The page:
On 10 October 2011, the Science Museum opened the exhibition Oramics to Electronica: Revealing Histories of Electronic Music. One of the key objects in this exhibition is the Oramics Machine, a unique instrument made by composer and musician Daphne Oram. As part of this exhibition that celebrates music, inventiveness and the search for new sounds we wanted to give people the opportunity to share their own musical creativity.
We invited people from all over the world to remix samples from the Daphne Oram Archive. We challenged them to create a soundtrack for the 1967 TV Programme Our World, the first television production performed and broadcast live, from studios across the world. Musicians and producers Brian Eno and DJ Spooky as well as music magazine The Wire were kind enough to be our star judges.
We were overwhelmed by and very excited about the great amount of submissions we received. An incredible 156 tracks were posted on the competition page and our panel experts had a hard time creating a shortlist that could be sent to the star judges. In fact, they found it so difficult that they decided to double the number of tracks on the shortlist and 12 songs were chosen for the next round of judging.
And now… the moment we’ve all been waiting for. Who won the competition and who will receive that great collection of prizes?
DJ Spooky said about this track: “Using nothing but the stems from Daphne Oram’s work, but taking them to places she would have enjoyed, this piece is a journey into some of the overtones […] Oram used with powerful effect.”
Because it was such a close call, we would also like to applaud our number two, Atomic Shadow, with his track O3, which Brian Eno called ”A really interesting piece – deep, entrancing. I wanted more of it.”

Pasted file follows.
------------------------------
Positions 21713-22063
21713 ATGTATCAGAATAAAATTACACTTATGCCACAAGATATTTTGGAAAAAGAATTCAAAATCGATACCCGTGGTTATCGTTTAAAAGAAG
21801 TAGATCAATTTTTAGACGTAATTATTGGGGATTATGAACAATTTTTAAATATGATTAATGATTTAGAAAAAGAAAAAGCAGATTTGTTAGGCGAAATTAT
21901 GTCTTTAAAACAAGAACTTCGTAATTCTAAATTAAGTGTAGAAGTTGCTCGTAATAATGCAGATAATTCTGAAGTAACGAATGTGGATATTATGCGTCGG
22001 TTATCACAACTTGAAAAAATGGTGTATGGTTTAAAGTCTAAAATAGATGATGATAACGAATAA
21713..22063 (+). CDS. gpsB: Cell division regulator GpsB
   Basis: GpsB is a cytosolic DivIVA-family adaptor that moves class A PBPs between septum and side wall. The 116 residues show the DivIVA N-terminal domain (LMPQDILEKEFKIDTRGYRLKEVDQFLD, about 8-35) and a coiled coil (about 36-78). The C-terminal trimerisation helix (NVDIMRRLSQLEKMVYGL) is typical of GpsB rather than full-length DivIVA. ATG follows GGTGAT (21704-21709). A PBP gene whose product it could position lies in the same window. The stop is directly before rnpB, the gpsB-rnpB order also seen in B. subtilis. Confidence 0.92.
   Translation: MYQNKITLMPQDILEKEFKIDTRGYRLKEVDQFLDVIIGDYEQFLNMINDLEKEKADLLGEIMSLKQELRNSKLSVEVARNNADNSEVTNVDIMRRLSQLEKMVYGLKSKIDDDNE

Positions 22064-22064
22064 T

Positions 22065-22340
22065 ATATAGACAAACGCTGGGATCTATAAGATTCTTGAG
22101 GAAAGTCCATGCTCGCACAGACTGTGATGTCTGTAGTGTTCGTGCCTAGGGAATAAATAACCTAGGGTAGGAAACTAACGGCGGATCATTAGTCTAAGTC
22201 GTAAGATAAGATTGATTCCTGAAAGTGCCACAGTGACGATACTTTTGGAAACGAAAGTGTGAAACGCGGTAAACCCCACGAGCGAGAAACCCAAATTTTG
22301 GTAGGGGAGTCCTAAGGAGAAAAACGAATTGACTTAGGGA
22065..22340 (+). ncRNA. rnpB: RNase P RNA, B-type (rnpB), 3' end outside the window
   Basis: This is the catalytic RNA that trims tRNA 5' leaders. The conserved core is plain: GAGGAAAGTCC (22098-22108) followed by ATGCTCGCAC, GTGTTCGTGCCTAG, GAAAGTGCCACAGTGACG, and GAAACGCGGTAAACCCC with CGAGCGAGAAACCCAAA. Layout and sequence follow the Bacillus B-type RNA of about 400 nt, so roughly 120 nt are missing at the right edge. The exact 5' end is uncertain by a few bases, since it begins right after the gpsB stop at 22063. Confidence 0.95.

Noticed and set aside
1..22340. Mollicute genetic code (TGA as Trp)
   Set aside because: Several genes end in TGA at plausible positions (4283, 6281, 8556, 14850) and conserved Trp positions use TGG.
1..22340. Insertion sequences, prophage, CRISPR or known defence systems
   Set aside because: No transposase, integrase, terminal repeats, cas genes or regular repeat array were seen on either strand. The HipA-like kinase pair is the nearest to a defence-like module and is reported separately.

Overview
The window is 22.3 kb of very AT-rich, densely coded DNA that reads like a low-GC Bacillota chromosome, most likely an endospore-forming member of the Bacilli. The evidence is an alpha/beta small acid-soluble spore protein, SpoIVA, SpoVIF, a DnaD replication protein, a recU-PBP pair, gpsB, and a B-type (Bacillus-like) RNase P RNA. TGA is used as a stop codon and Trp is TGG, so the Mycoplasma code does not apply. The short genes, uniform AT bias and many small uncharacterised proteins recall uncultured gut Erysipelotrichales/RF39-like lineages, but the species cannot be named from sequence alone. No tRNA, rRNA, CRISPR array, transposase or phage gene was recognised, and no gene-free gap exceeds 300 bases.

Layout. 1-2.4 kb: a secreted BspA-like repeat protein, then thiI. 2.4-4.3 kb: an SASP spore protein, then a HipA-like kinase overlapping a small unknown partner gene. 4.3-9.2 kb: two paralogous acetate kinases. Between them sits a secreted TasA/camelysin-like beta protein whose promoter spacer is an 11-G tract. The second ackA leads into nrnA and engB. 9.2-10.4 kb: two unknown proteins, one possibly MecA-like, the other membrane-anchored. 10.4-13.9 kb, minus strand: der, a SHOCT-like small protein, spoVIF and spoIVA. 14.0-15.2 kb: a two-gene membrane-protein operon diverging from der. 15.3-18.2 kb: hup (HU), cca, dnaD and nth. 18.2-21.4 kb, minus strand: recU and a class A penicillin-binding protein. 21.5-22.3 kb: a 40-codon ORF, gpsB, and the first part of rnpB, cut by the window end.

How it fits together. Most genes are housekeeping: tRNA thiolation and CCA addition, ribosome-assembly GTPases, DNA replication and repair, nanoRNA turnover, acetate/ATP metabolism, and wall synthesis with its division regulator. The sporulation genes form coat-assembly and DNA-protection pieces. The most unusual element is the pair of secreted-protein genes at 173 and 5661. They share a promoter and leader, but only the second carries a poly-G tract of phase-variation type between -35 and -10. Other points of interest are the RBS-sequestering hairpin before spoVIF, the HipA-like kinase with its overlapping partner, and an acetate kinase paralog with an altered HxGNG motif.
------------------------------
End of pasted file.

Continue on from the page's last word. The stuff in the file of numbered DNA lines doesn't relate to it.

Our number three, with only 0.3 points difference was Obe:lus. DJ Spooky said of his track Satellite Oramix: ”Great use of the stems from the original material, and it’s a beautiful track that lets you hear how poly-valent Daphne Oram’s work is. Polyrhythm plus the beautiful use of the original material made this track a standout.” Brian Eno said:”I keep humming it.”
Finally a special mention for the tracks submitted by The Audible Smile and Astrogarage. The Wire said of Sattelites Cry by The Audible Smile: ”I like the idea of satellites crying to each other across the void of space.” According to Brian Eno the song has “the sort of mysteriousness that Daphne liked.”
Astrogarage’s Orbit was described by Brian Eno as “Very engaging, intricate, and complex in mood. I wanted this to go on and on.”
We would like to thank everybody for submitting their tracks and taking part in the competition.
The OraMIX competition was made possible by Soundcloud; Goldsmiths, University of London; Sound and Music; Boomkat; and the Daphne Oram Trust and the Daphne Oram Archive.